As always, the economy gives us plenty to think about and there are three key questions going forward:
What is going to drive the recovery over the next year?
Every economic forecast has a degree of uncertainty, but encouragingly there is less doubt in today’s forecasts than normal. Much of this is down to my expectation that the biggest driving force of the expansion is the redirecting of existing income from forced savings to consumption. I am making no heroic assumptions about the desirability of a new product, or forecasting that people will take on more debt; I am merely assuming that as people are allowed out, they are going to want to return to something like normal. Alongside the big boost to consumer expenditure, I am also looking for a reasonable rise in business investment. Brexit uncertainties have been allayed and with consumer habits changing as a result of the pandemic, businesses have the necessary savings to respond to new demands.
When and how will the economy slow?
The UK’s long run annual trend rate of growth before the pandemic was some 2 percent. Forecasts vary but the overall economic growth for 2021 could be over 7 percent. Clearly the present rate of growth is not sustainable, thus a good deal of slowing of the pace of growth is going to happen over the course of the coming year. I also do not expect to regain the economic activity that we have lost since March 2020, such a move would require consumers to spend a significant portion of their accumulated forced savings. That said, even accepting a gradually slowing of the pace of growth will take us to the level of GDP seen at the end of 2019 by the end of this year or the beginning of next. This slowing will see consumer spending normalise and the business investment spree runs its natural course. Key to my assumption is that interest rates remain at or near their present low levels.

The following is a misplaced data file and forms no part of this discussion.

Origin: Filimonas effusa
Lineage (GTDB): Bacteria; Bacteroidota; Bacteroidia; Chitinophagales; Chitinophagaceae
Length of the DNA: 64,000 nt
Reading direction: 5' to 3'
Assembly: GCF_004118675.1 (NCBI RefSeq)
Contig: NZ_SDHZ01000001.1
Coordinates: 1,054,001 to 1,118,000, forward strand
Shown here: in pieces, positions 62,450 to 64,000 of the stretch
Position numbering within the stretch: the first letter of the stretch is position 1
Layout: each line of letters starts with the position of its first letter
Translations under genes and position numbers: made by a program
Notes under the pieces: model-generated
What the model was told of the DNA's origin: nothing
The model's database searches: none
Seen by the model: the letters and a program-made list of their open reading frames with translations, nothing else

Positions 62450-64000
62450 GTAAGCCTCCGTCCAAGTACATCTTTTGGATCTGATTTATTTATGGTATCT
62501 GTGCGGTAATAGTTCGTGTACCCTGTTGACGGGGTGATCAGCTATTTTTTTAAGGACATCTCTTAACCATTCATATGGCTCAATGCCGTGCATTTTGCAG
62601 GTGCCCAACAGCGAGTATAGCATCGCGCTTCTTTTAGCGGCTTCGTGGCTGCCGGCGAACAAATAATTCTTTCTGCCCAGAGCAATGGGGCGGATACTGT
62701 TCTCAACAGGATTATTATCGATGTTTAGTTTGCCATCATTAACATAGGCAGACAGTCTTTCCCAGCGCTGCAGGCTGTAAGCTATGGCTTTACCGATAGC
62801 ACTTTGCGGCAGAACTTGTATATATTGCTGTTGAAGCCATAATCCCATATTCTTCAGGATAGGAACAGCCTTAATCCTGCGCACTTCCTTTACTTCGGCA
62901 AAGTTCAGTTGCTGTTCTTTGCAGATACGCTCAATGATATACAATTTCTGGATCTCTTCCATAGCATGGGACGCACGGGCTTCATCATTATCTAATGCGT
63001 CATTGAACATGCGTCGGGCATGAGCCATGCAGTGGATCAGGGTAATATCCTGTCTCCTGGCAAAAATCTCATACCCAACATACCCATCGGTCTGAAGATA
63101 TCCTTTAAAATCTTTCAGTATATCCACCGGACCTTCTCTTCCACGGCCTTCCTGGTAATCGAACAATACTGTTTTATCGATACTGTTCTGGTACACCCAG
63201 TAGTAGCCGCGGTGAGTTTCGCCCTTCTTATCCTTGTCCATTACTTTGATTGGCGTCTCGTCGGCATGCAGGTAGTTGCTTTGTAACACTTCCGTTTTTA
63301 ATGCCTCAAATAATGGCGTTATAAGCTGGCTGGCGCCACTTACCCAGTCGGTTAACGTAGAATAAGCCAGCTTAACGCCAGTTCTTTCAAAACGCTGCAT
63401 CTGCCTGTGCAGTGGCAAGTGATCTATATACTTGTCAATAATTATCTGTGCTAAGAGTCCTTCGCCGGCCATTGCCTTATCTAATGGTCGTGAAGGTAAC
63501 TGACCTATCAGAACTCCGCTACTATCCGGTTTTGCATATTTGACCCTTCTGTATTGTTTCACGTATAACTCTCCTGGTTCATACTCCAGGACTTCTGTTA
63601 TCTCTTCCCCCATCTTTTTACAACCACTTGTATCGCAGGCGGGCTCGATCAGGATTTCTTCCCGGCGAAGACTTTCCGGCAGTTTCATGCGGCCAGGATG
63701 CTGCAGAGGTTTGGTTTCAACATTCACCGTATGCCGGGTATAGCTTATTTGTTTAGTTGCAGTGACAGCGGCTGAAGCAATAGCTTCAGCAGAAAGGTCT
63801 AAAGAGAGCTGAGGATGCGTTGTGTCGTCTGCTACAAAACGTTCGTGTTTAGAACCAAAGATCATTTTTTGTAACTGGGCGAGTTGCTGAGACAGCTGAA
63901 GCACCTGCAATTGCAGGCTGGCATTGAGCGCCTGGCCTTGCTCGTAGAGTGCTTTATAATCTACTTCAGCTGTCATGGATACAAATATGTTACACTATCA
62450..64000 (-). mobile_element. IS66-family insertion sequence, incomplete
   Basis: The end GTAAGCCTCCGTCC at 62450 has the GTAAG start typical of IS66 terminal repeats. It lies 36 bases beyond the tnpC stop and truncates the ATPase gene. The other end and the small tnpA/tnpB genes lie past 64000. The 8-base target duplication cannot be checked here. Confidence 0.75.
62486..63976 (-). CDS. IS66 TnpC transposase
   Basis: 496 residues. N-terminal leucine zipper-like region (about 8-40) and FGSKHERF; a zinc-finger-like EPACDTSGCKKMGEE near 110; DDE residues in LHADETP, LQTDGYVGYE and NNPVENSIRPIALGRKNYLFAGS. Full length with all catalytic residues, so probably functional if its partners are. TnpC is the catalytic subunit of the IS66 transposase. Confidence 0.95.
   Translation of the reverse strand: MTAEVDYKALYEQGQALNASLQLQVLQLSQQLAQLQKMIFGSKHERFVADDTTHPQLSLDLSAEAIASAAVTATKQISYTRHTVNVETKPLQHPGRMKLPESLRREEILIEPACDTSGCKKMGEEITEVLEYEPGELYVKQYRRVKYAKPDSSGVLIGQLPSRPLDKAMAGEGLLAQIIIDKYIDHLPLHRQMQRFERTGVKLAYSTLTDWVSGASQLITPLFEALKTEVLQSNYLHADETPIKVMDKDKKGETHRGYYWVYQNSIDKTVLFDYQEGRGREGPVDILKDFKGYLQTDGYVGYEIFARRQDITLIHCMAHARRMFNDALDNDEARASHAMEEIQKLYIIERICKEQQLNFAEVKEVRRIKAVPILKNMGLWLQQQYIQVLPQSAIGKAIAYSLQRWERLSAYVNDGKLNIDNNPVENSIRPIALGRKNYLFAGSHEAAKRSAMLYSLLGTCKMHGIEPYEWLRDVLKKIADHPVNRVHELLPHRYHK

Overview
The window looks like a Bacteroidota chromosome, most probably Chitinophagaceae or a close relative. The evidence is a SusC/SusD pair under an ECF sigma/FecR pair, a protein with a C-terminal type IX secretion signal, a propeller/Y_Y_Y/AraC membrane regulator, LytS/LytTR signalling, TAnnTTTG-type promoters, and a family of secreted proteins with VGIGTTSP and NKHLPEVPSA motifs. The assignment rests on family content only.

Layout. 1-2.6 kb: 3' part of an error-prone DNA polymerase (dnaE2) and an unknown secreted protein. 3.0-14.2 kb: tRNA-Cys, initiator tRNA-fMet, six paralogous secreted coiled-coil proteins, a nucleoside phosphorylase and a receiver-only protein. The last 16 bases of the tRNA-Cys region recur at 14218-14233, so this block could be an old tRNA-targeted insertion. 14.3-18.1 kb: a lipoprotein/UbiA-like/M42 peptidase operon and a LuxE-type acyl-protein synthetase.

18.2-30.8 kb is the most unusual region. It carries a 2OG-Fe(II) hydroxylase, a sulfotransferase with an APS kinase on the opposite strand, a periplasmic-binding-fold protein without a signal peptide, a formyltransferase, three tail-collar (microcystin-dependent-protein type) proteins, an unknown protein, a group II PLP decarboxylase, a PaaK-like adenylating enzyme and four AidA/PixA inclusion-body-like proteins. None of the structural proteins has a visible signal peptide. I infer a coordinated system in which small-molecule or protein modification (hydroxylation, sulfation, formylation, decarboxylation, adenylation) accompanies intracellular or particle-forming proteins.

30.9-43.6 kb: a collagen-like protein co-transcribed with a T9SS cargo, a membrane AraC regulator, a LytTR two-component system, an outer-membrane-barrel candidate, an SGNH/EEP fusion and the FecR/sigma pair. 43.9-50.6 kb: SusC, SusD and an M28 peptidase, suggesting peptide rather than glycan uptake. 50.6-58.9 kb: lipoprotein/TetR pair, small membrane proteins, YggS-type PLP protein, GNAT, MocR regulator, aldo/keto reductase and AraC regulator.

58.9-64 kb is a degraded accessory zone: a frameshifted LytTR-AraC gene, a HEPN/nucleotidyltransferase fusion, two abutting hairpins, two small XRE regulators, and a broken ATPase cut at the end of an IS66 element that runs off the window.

Is inflation a threat?
There is a growing concern about inflation, and we are certainly seeing more inflation recently than we have seen in some years. Much of the recent rise is down to two big effects: we are measuring today’s prices against the depressed prices of the first lockdown (what is known as the base effect); and pent-up demand is hitting businesses which are not always able to cope, so they are putting up prices (what is known as friction). Both these impacts should naturally lessen over the coming year, with the result that inflationary expectations should remain ‘anchored’, that is consumers will not build inflation into their pay expectations and they will resist price rises in shops. Longer term there are concerns about the impact of the creation of vast amounts of money (not solely a UK problem) and many governments running staggering deficits. This is indeed a reasonable concern, but it is not one which has yet manifested itself in inflation.
James Sproule, UK Chief Economist